The proverbial dog days of summer can be long and tedious for college football fans.
But each passing day brings us closer to the launch of the 2016 season.
In the coming weeks, Land Of 10 will offer a “Best-Case Scenario” piece for the Big Ten’s presumed cluster of bowl-bound clubs. Today’s piece focuses on Nebraska, which last year lost to Purdue, the Big Ten’s worst team, and toppled Michigan State – the eventual conference champion – in the span of seven surreal days.
Here are four factors that will matter for the Cornhuskers in 2016:
1. Quarterback Tommy Armstrong Jr. hits the crucial mark of 57-percent pass completions for the season
When the smoke finally clears on Armstrong’s Nebraska career, he’ll easily stand as the school’s all-time leader in passing yards and passing touchdowns, passing Taylor Martinez in both categories. This has been the easy presumption for almost a calendar year.
The real mystery surrounding Armstrong’s senior campaign: Can he finally crack the 60-percent pass completion mark?
For some national programs, 60 percent passing is a no-brainer achievement among quarterbacks. But it’s a little different at Nebraska, given how Armstrong (6,691 yards passing, 68 total TDs, 54-percent passing) has endured multiple coaching changes during his tenure. What’s more, the school doesn’t exactly have a long tradition of passing excellence.
On the plus side, Armstrong has shown modest upticks with passing efficiency for all three years, advancing from 52 percent as a freshman to 53.3 percent as a sophomore to 55.2 percent last year.
And things are looking rosy for Year 4, as Nebraska returns its top six pass-catchers from last season — receivers Jordan Westerkamp (65 catches, 918 yards, 7 TDs), Brandon Reilly (40 catches, 754 yards, 4 TDs), Alonzo Moore (24 catches, 395 yards, 6 TDs), Stanley Morgan Jr. (All-Freshman performer in 2015), tailback Terrell Newby (924 total yards, 7 TDs) and tight end Cethan Carter.
Here’s one more reason to believe: The odds of Armstrong (22 passing TDs for both 2014 and 2015) posting back-to-back clunkers — 32 percent against Illinois and 39 percent against Wisconsin last year — are off the charts. By simply removing those two ugly affairs, Armstrong’s 2015 passing rate climbs to 58.6 percent.
2. Freedom Akinmoladun lives up to his name and frees up other defensive linemen in the pass rush
Last season, according to College Sports Reference, Nebraska was the only Big Ten West program not to have at least one defender with double-digit tackles for loss. By extension, no Nebraska player crossed the attainable threshold of five sacks in 2015 either.
Which brings us to this: Technically, Nebraska has to replace all four starters from its defensive line. But is that such a bad thing, especially with Akinmoladun and redshirt freshman Khalil Davis seemingly ready for full-time reps in the trenches? As a frosh, Akinmoladun (6-foot-4, 255 pounds) notched 4.5 sacks and seven tackles for loss in his first five collegiate games.
On the whole, last season’s Cornhuskers posted middling-to-wretched averages with total defense (64th nationally), scoring defense (76th), sacks (80th), tackles for loss (83rd) and passing yards allowed (121st). However, an upside-driven defensive line and experienced secondary — led by cornerback Joshua Kalu and safety Nathan Gerry (seven pass deflections apiece last year) — should bring positive change.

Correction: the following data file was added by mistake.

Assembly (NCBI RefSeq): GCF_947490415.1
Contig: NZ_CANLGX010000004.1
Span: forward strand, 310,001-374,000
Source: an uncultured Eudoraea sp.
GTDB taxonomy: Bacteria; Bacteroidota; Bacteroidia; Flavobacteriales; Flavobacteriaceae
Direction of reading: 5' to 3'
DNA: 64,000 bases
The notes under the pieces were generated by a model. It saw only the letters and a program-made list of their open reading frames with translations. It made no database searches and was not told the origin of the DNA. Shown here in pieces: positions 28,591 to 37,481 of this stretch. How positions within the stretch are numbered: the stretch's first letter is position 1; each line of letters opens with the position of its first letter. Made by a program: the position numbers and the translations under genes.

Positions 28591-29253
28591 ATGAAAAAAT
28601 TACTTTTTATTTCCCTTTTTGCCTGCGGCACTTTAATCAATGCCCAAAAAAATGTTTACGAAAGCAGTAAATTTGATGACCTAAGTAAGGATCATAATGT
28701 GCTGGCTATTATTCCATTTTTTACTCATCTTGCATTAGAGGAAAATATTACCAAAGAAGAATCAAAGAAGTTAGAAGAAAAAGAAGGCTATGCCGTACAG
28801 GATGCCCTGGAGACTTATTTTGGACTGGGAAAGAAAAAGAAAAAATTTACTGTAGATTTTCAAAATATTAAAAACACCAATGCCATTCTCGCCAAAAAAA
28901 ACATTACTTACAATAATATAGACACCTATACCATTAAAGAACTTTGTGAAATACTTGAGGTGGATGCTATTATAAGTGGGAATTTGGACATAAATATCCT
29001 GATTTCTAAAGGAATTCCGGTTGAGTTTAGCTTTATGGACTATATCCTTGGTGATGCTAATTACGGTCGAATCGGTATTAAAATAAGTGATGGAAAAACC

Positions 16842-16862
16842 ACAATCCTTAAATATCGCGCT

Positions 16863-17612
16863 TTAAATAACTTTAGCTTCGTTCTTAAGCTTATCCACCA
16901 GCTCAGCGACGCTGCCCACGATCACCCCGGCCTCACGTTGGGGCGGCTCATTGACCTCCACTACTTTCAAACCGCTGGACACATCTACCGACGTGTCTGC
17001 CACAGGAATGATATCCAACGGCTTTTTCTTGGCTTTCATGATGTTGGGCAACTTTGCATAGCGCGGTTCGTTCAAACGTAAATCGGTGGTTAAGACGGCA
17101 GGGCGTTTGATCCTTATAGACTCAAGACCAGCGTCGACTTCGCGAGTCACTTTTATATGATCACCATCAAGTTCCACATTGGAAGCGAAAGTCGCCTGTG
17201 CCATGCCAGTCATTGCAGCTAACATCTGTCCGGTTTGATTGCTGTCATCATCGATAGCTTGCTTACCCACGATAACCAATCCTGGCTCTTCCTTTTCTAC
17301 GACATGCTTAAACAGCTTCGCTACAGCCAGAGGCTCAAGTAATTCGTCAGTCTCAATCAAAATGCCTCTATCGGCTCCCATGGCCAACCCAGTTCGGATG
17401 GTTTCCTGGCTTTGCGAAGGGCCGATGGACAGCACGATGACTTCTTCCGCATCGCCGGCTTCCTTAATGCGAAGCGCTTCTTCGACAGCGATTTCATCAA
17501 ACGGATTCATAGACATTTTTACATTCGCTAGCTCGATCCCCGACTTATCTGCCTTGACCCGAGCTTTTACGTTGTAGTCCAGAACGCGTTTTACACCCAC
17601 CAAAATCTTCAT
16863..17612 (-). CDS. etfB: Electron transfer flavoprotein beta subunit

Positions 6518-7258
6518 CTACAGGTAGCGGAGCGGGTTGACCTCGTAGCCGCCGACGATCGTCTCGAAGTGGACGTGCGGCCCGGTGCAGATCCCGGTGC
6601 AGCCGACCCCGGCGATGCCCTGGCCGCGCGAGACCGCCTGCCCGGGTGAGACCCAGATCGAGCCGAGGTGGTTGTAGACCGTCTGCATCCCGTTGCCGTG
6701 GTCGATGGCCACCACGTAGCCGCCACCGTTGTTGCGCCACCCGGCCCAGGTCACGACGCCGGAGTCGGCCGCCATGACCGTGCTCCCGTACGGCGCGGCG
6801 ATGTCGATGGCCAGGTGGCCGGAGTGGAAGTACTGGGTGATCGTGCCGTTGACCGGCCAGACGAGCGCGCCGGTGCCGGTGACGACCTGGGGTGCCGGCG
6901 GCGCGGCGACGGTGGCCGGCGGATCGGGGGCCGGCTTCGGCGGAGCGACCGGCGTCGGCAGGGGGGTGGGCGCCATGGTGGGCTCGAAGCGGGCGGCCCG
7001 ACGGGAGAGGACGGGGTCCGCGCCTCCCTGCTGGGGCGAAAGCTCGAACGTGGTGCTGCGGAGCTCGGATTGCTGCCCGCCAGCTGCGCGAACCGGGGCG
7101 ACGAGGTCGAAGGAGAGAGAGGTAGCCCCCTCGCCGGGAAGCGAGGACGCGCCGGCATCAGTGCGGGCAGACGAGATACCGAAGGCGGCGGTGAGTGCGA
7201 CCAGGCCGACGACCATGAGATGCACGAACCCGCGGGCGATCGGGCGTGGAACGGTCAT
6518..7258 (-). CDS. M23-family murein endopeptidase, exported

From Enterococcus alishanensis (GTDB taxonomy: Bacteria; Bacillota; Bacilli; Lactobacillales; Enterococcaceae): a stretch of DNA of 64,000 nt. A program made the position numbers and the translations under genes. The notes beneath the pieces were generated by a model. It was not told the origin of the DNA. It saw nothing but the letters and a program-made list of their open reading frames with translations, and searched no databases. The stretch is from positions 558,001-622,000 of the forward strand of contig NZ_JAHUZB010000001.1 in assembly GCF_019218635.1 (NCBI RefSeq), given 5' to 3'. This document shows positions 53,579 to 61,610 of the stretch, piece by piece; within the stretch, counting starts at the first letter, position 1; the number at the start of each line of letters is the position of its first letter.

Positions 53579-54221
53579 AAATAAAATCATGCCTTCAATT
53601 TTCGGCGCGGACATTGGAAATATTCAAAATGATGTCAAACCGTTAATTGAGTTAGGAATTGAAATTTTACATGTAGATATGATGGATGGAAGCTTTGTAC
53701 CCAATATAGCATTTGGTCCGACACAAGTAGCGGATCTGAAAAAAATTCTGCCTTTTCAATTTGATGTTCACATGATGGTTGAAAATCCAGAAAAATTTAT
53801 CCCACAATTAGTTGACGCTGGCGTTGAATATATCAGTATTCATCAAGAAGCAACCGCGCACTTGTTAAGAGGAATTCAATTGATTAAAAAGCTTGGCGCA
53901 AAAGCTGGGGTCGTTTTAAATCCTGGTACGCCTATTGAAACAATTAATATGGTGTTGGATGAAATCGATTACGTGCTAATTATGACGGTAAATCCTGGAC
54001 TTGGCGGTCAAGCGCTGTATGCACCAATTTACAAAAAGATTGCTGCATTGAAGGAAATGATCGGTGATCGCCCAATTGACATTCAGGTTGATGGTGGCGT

3. The Cornhuskers still have enough energy and focus for Wisconsin and Ohio State — after getting revenge on Purdue
The above comment comes with a dead-serious tone.
Nebraska’s shocking loss to Purdue (2-10 overall last year, 1-7 in conference) was disheartening on two fronts:
- The Cornhuskers surrendered 55 points to the Boilermakers — the same Purdue offense which averaged 18.6 points in the five games leading up to Nebraska – and just 16 points in the three outings after the huge victory.
- The Nebraska win, the Big Ten’s third-biggest upset from last season — after Michigan State over Ohio State, and Nebraska over Michigan State — marked the only conference home victory in the three-year tenure of Purdue head coach Darrell Hazell, who is just 6-30 overall.
The redemption-obsessed Nebraska players should have some extra juice for Purdue this fall. However, the Boilermakers also visit Lincoln at a tricky time, with the Cornhuskers traveling to Indiana the week before (Oct. 15) and then taking on Wisconsin (Oct. 29) and Ohio State (Nov. 5) on consecutive Saturdays — and both on the road.
Bottom line: We’re likely talking about the most crucial five-week period of Nebraska’s schedule, which includes season-defining meetings with Oregon (Sept. 17), Northwestern (Sept. 24) and Iowa (Nov. 25).
4. Sophomore Nick Gates emerges as the conference’s best newbie left tackle
Depth charts are far from official at this point, but the Big Ten could have as many as eight new left tackles this season, an underclass-heavy listing which includes Michigan’s Grant Newsome, Ohio State’s Jamarco Jones, Wisconsin’s Ryan Ramczyk, Indiana’s Brandon Knight, Rutgers’ Tariq Cole, Minnesota’s Garrison Wright, Michigan State’s Dennis Finley and the aforementioned Gates.
And of the above names, only Gates made the conference’s All-Freshman Team for 2015 — albeit at right tackle, where he made 10 starts.
Now, does this mean Gates has a chance to evolve into the Big Ten’s best left tackle this season, eclipsing the stellar work of Illinois senior Austin Schmidt or Northwestern sophomore Blake Hance, who was also a member of the All-Freshman squad? Possibly, but not likely
However, Gates certainly has a decent head start compared to the other newbie tackles, and that experience should help Nebraska average more points than last year (32.8 per outing).
Jay Clemons, the 2015 national winner for “Sports Blog Of The Year” (Cynopsis Media), has previously written for SI.com, The National Football Post, Bleacher Report and Fox Sports.